Keira Knightley plays the disturbed and beautiful Sabina Spielrein in 'A Dangerous Method.' She is the catalyst for drama and sexual temptation, and comes between Fassbender and Mortensen's characters. It's nice to see Knightley out of period dress and using those acting chops, which were overlooked in last year's 'Never Let Me Go.' 'A Dangerous Method' looks like it might be an Oscar sandwich.

albert nobbs, glenn closeGlenn Close, who's been dominating the small screen in 'Damages' for four seasons now, leads the Irish-set period drama 'Albert Nobbs.' She plays titular character Albert, a woman who pretends to be a man in order to survive. Beset with casting, scheduling and budget problems, 'Albert Nobbs' has been in the works for a while, and Close co-wrote the screenplay. She is the absolute crux of the film, and everything will revolve around her -- so expect a little nomination for a gold statue once Oscar season rolls around.

Jennifer Garner for an Oscar? The chance is there with 'Butter,' a movie about -- bear with us here -- the highly competitive world of butter carving. Garner plays Laura Pickler, the self-anointed First Lady of Butter Carving. This could go either way: her depiction could be interpreted as campy, light and fun, or she could come across as very vested and immersed in the role, leading to Oscar glory. It remains to be seen.

Best Movie
As we've already discussed (ad nauseum), 'A Dangerous Method' looks like it might be the frontrunner with its powerhouse cast and interesting premise. The combination of Freud, sex, intrigue and a lascivious Knightley seems too good to be true.

In this politically-charged era we live in, George Clooney's 'The Ides of March' might take the prize. The movie just so happens to take place around an American election, and everybody loves Clooney, so hey, you never know.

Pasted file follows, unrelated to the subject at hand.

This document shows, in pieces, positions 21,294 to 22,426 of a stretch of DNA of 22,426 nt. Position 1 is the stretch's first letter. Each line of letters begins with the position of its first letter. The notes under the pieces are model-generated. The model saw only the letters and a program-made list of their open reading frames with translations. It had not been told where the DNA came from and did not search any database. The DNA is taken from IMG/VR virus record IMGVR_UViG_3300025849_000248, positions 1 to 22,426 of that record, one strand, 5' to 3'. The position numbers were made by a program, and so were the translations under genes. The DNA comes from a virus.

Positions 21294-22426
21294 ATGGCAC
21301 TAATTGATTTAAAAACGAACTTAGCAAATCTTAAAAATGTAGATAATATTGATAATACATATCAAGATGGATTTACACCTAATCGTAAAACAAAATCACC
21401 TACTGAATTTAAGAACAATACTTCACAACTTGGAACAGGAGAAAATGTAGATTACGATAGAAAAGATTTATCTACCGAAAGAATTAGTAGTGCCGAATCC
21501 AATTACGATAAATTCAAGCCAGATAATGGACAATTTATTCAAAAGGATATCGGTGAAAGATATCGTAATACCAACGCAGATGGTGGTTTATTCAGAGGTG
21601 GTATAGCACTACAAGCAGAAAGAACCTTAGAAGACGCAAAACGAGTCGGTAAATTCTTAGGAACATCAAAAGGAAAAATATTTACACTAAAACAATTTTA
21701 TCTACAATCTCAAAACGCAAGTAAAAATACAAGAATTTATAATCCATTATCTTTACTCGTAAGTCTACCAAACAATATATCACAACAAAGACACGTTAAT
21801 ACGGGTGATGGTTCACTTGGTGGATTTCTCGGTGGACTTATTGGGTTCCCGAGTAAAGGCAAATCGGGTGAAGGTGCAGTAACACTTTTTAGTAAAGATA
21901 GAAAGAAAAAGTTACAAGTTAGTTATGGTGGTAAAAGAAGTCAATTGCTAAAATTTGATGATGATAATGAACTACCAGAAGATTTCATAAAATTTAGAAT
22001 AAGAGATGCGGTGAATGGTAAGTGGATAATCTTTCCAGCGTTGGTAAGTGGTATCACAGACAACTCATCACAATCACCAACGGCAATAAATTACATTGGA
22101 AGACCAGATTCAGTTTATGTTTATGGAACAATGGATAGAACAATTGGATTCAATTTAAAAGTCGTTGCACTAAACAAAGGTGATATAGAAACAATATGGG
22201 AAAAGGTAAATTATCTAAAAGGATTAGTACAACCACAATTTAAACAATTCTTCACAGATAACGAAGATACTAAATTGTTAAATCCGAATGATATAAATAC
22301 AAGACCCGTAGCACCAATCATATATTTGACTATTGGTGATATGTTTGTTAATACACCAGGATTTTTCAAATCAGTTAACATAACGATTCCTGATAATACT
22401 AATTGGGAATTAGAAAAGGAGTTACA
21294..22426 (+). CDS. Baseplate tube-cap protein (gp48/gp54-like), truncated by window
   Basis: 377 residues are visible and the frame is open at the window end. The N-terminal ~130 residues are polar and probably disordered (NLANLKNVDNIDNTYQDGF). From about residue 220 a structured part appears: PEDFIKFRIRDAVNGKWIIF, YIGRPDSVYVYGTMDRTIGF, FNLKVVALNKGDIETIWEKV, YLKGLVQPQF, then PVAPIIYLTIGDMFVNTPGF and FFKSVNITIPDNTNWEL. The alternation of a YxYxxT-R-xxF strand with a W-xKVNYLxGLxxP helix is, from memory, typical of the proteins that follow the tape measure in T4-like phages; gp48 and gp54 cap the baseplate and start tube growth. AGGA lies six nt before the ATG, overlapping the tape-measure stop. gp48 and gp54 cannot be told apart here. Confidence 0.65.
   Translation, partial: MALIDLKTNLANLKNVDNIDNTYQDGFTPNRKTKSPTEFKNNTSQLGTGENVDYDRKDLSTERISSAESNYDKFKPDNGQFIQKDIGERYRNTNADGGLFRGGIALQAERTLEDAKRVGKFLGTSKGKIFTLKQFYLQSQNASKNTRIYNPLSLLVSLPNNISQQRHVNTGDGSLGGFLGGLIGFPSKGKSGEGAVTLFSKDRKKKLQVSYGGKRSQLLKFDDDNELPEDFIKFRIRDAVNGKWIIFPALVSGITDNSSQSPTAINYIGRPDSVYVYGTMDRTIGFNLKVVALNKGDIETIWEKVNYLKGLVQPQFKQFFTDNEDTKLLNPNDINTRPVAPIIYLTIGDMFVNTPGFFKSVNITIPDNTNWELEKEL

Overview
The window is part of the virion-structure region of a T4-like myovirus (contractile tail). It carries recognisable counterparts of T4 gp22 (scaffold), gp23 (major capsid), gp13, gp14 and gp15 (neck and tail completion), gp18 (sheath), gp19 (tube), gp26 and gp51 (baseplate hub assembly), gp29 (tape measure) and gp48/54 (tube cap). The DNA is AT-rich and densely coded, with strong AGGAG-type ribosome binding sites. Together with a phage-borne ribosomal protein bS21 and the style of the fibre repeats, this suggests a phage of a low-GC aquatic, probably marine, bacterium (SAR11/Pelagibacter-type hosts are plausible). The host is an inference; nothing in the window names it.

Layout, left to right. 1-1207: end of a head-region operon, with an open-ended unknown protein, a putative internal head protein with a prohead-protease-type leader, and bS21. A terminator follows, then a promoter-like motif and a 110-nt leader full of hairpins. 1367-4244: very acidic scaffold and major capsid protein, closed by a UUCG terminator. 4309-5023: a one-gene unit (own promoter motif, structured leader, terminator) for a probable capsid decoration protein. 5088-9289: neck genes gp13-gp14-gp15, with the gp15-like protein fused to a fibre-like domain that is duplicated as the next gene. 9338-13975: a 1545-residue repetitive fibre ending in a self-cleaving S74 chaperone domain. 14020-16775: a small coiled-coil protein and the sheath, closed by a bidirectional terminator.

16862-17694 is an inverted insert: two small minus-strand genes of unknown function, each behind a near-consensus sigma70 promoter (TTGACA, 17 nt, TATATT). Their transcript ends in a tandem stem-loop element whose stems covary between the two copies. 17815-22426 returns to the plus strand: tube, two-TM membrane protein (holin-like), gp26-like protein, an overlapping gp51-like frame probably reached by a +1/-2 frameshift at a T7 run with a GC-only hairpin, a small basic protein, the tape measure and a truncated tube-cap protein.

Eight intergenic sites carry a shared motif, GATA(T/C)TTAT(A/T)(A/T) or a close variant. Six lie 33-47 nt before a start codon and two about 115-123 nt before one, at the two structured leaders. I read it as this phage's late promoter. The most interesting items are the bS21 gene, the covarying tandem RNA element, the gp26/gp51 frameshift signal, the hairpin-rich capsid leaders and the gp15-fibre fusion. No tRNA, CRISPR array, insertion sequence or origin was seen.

Sarah Polley returns with her second directorial effort 'Take This Waltz,' which stars Michelle Williams and Seth Rogen as a couple trying to maintain their long-term relationship. While this film promises to be light, colorful and airy, Polley never strays from the meat of the issue, and the comedy may just be a cloak for more serious mechanics underneath.

A lot of people have been talking about 'Anonymous,' the Roland Emmerich-directed movie about Shakespeare. Who was he? Did he really pen his works? If not, who did? This long-running debate culminates in the film, which promises to be an orchestra of beautiful cinematography and sweeping soliloquies. The brief trailer we've seen gave us goosebumps and elicited gasps from the audience -- it's either a positive sign or a very well-crafted trailer.

Lars Von Trier returns to the fold with his oft-mentioned 'Melancholia,' which combines two rather disparate elements: a marriage celebration party and a planet hurtling towards Earth. Of course, the wedding is a fiasco and the newlywed couple (Kirsten Dunst and Alexander Skarsgard) has to deal with mending frayed familial relationships while coping with pending doom. The whole "I'm a Nazi sympathizer" scandal at Cannes may hurt Von Trier's chances, but the Academy might court this sort of behavior if it wants to up its ratings in 2012.